to distribute the next version very soon. Following the changes made

at the next meeting (November) the chairman hopes to take a postal

ballot of members asking them if the document is acceptable for

release for public comment. Those voting "no" will have to say why

and bring proposals to meet their objections to the January meeting.

        The ban on fresh technical proposals held well at this meeting.

The only technical proposals debated were those deemed critical

towards writing up the language as it now is. Queues have formed, one

of technical proposals and another of proposals related to comments

from the public.

2.      Renaming project

        Peter Kirby and I [1] constructed tables of all keywords in

Fortran 8x and proposed a number of changes. The tables were very

well received and greater consistency over naming was sought. However

in general the committee sought to void long names and the use of the

underscore character, which resulted in several of our proposals

failing. The following changes were made

(l) Wherever a leading keyword, for example BLOCK DATA, might

reasonably be spelt as one word or two (in one case three) words, both

forms will be allowed.

(2) FREE renamed DEALLOCATE.


(4) EXP changed to EXPONENT whenever it refers to an exponent or not

to the exponential function.

(5) Argument name BACKGROUND changed to FIELD.

(6) Argument name A changed to X when it can only be real or complex

and vice-versa when it can also be integer.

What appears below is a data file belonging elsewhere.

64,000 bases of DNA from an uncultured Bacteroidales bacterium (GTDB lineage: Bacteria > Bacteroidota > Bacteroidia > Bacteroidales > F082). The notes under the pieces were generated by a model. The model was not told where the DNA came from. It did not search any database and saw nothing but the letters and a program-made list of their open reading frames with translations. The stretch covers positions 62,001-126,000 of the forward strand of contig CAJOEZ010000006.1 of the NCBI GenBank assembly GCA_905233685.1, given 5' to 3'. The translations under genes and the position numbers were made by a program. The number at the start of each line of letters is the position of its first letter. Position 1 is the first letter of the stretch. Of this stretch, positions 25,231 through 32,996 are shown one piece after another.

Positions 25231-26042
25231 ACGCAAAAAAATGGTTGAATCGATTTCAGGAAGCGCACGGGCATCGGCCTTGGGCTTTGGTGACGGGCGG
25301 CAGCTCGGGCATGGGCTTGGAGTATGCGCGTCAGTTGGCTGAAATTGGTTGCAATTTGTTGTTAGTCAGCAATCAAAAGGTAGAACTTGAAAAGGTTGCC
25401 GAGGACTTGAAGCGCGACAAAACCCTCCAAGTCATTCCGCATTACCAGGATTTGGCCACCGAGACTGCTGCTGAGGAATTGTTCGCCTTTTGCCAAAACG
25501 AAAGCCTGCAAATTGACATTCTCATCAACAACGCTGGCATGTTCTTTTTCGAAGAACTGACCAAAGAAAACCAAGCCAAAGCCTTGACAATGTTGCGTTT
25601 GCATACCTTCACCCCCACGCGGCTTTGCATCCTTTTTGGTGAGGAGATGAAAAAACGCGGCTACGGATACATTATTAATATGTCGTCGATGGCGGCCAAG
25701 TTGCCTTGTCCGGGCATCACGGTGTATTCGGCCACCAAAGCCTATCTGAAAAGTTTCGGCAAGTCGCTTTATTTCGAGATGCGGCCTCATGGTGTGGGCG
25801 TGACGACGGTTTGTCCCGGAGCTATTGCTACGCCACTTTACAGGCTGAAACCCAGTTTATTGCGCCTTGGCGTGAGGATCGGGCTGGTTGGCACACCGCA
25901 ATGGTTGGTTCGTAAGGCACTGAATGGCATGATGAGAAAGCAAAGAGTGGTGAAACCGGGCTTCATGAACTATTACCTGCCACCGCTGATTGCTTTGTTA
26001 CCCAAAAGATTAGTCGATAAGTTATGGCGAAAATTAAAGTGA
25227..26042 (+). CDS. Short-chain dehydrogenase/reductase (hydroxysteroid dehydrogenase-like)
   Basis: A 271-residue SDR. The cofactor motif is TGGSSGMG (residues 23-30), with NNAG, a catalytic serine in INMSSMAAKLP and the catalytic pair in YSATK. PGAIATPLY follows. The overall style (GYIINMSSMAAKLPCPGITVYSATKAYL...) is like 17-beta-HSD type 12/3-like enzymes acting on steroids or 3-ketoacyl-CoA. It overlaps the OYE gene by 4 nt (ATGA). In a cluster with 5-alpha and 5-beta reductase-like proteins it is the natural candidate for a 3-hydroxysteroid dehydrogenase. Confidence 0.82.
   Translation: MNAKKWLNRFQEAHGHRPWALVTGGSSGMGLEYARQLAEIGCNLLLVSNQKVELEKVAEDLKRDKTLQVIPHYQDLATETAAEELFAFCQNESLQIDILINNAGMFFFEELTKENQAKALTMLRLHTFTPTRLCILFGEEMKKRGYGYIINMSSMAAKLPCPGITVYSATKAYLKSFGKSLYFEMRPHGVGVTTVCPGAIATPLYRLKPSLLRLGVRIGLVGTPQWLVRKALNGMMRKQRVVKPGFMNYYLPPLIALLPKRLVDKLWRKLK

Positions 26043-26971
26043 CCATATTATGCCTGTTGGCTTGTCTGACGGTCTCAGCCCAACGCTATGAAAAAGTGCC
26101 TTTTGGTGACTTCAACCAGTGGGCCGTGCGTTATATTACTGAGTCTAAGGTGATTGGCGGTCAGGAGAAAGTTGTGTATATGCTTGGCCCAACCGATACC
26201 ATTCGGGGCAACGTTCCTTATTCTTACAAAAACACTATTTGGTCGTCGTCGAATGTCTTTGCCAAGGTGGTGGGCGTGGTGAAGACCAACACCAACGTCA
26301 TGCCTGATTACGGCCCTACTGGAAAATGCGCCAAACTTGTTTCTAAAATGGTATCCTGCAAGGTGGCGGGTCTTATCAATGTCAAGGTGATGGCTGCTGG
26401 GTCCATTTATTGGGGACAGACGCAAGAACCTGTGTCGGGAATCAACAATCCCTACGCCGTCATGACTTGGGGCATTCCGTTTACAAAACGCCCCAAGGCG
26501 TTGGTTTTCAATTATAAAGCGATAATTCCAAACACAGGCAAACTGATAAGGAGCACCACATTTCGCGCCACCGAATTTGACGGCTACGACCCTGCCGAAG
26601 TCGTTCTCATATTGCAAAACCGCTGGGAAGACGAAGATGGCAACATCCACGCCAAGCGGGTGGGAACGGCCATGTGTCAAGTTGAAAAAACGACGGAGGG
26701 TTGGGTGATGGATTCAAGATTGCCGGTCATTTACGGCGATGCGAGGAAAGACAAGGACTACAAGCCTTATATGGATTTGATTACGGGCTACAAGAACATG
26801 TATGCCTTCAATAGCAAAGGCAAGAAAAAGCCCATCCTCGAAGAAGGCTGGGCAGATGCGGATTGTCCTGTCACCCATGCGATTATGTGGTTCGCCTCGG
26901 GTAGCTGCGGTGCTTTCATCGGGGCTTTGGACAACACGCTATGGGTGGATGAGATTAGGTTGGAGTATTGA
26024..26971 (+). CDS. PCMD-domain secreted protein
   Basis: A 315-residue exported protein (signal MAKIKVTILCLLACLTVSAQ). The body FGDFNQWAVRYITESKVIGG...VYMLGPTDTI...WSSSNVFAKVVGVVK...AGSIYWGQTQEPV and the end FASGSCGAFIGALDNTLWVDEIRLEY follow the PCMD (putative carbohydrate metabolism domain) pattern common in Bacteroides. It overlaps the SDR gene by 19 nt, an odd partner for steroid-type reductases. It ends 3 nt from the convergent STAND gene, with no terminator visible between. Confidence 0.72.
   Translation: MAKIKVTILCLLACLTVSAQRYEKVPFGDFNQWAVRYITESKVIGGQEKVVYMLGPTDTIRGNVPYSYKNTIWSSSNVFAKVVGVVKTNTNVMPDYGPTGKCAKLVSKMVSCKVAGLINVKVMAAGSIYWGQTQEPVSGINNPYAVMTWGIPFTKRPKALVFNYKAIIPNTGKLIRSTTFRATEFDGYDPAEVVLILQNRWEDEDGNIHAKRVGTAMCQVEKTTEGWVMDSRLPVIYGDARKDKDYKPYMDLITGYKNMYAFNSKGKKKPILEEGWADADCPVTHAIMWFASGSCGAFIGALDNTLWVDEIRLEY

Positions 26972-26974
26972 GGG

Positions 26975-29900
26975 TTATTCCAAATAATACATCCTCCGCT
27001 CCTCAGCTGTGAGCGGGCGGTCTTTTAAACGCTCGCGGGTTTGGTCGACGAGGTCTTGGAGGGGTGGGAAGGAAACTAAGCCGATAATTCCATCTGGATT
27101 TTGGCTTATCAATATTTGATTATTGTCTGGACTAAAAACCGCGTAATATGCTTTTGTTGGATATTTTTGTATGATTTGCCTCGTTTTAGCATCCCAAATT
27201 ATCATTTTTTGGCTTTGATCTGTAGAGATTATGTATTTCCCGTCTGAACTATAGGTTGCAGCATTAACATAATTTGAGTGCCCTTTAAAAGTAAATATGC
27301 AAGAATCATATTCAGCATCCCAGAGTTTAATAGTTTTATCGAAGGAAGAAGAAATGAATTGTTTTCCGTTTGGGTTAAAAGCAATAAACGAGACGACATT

(7) Intrinsics ABSSPACE and RECSPACE changed to SPACING and


(8) The function names beginning ACTUAL changed to start EFFECTIVE.

The committee has asked me to revise the tables to correspond to these

changes [2].

3.      Masked array intrinsics

        It was decided (16-l) that masked array expressions such as


should be interpreted as requiring the full evaluation of the masked

argument, that is the normal rules for argument passing to procedures

should be adhered to.

4.      Draft BSI Standard

        Dick Weaver felt that the draft BSI standard [3] for specifying

requirements for FORTRAN processors sought to tie processors down

excessively. Lawrie Schonfelder explained that its purpose was to

provide a framework within which a procurement may be specified. The

committee expressed no opinion on the draft. The deadline for public

comment is 31 October.

5.      Fortran 77 compatibility

        The committee considered strengthening its statement on

compatibility to saying that any program conforming to F77 should

conform to F8x with the same interpretation, but it was decided that

this is too strong. Such a program will conform to F8x and one can

regard an F8x processor as an F77 processor, but as with two F77

processors the exact interpretation may differ. A particular problem

discussed was the use of new intrinsic procedure names which might

clash with user names for external procedures. However it was decided

(18-2-5) that no action was needed apart from a note of explanation in